BISD should wait until dust settles | Letters | May 29
May 29, 2009 · 4:14 PM
At this time it appears Bainbridge voters have withheld BISD No. 303, the state-required 60 percent approval on the $42 million bond.
In a democracy, a single vote may be the decisive vote but that narrow decision is final and determinative.
How did Bainbridge voters come to spurn the call for $42M? First, let’s remember Bainbridge voters shot down a bloated $8.9M BISD tech levy, the first such defeat in 27 years. After several subsequent approvals of BISD bond and levy, BISD Supt. Chapel and the school board floated the bond in a toxic economic environment: classic chutzpah.
A district mailer, OpenBook, sent at taxpayer expense arriving as the ballots dropped, stated in part: “This bond would fund $9.5M in renovations across the district and $42.5M to replace Wilkes Elementary School, ALL WITH STABLE LOCAL SCHOOL TAXES (caps added).”
This talking point was also driven home by Supt. Chapel, board President Curtis and their press releases: taxpayers shouldn’t be concerned about costs since they were already repaying a school levy/bond and the new $42M bond would just continue the payments. In our crazy and troubling economy, who can I turn to demand a “stable” income, a stable retirement, a stable savings, stable taxes, stable anything? The fact is, there is no magic place I can turn to for a “stable” economic harbor. I find the statement from BISD about selling this bloated bond as a way for BISD to have a stable tax stream to be both insulting and arrogant.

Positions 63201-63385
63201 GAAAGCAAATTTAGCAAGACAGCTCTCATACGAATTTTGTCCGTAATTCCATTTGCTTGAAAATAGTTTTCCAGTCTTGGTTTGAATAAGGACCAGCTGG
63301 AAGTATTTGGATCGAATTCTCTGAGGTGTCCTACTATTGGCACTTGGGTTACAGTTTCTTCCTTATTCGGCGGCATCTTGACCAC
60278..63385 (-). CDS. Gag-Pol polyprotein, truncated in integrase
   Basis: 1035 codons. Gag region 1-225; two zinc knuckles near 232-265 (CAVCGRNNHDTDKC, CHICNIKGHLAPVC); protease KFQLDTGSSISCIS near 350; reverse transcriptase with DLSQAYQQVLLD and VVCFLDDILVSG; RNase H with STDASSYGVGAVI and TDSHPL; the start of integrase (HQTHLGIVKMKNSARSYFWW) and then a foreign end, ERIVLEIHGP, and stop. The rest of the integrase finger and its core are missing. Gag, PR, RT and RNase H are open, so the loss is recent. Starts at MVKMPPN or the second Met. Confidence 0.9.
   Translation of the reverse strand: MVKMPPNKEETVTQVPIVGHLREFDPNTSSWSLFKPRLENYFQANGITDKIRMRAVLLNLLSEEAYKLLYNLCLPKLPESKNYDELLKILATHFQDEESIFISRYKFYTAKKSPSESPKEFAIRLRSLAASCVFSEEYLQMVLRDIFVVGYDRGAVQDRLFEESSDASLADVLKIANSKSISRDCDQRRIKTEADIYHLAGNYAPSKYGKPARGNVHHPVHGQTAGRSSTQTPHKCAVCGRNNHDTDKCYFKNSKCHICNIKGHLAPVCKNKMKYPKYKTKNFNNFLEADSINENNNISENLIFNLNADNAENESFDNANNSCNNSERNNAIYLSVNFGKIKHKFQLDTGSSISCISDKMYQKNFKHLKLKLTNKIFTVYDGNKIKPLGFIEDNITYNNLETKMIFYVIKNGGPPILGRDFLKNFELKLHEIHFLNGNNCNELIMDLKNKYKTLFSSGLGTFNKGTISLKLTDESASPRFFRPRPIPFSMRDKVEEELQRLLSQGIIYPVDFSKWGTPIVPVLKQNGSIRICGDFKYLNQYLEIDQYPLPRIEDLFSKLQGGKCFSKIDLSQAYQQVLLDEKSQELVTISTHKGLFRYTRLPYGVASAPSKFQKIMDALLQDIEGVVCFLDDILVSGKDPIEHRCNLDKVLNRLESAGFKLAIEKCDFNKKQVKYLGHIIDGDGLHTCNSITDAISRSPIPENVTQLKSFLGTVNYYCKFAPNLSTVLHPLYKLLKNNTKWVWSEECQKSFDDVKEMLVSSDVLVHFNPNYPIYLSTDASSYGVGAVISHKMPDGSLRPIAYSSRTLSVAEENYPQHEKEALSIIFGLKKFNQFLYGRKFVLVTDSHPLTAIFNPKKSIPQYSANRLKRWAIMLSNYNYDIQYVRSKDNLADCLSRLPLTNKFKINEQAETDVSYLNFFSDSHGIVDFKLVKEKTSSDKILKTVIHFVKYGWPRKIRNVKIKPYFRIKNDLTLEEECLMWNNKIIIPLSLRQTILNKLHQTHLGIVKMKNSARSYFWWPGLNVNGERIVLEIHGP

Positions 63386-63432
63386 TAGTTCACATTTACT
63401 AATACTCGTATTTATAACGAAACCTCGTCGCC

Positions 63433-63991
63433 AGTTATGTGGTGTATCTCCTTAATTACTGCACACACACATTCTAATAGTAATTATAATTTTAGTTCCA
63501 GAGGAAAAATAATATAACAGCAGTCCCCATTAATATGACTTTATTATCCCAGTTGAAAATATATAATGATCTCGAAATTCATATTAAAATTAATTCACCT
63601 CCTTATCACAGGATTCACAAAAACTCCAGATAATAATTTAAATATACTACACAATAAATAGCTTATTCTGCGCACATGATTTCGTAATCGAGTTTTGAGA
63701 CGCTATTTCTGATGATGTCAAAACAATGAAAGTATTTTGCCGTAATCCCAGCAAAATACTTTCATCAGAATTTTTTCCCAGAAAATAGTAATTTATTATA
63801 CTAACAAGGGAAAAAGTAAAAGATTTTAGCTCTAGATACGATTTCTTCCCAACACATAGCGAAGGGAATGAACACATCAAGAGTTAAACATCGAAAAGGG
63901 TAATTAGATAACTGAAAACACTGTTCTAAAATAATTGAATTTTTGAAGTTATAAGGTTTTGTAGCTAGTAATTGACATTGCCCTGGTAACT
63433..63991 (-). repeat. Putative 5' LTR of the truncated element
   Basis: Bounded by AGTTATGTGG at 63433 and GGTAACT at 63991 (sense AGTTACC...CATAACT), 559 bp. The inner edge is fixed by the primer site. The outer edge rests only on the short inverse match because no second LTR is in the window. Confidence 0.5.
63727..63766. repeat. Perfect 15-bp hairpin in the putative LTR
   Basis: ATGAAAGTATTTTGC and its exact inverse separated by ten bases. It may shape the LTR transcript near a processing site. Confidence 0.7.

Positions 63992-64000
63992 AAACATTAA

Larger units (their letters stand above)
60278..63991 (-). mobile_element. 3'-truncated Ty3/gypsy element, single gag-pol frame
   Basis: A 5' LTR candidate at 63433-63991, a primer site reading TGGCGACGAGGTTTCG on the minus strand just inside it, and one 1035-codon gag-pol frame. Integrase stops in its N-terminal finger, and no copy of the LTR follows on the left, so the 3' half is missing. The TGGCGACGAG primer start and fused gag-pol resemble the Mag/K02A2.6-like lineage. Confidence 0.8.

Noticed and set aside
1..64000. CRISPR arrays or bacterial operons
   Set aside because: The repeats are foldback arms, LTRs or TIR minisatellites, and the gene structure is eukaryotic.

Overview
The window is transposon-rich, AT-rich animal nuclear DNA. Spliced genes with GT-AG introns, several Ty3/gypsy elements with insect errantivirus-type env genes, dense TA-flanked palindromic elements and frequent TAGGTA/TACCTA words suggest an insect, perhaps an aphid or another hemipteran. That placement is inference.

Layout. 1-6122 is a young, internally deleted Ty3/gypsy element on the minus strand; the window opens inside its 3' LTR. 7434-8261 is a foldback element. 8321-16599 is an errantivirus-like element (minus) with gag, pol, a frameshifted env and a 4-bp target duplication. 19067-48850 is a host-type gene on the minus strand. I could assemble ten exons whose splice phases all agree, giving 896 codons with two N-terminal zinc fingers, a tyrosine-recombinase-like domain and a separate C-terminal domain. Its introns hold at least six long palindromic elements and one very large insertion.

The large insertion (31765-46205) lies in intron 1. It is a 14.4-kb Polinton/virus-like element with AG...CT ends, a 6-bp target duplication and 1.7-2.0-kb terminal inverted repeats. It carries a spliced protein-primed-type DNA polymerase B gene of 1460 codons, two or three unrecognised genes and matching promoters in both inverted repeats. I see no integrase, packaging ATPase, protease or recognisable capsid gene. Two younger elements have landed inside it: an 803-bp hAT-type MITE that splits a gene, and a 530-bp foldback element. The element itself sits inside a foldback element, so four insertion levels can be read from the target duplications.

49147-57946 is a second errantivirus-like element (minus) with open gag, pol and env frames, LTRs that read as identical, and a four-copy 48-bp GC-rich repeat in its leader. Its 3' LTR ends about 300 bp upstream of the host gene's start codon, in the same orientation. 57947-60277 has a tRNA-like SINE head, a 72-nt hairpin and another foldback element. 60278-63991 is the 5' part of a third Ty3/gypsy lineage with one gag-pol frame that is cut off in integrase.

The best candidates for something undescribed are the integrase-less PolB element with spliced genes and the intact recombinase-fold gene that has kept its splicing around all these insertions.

BISD’s share of the May 19 special election cost is $40,000, along with the cost of mailers and any recount charges if it goes that route. That would have bought valuable education for children and the bond could have waited until the economic dust settles. BISD must narrow its focus and look for alternatives to a rebuilt Wilkes.
We have witnessed four years of shrinking BISD student population and expect the trend to continue. Voters will be examining the son of the-defeated-$42M bond very closely, hopefully more closely than this time. Voters want value and voters want convincing evidence BISD leadership understands what a NO vote means.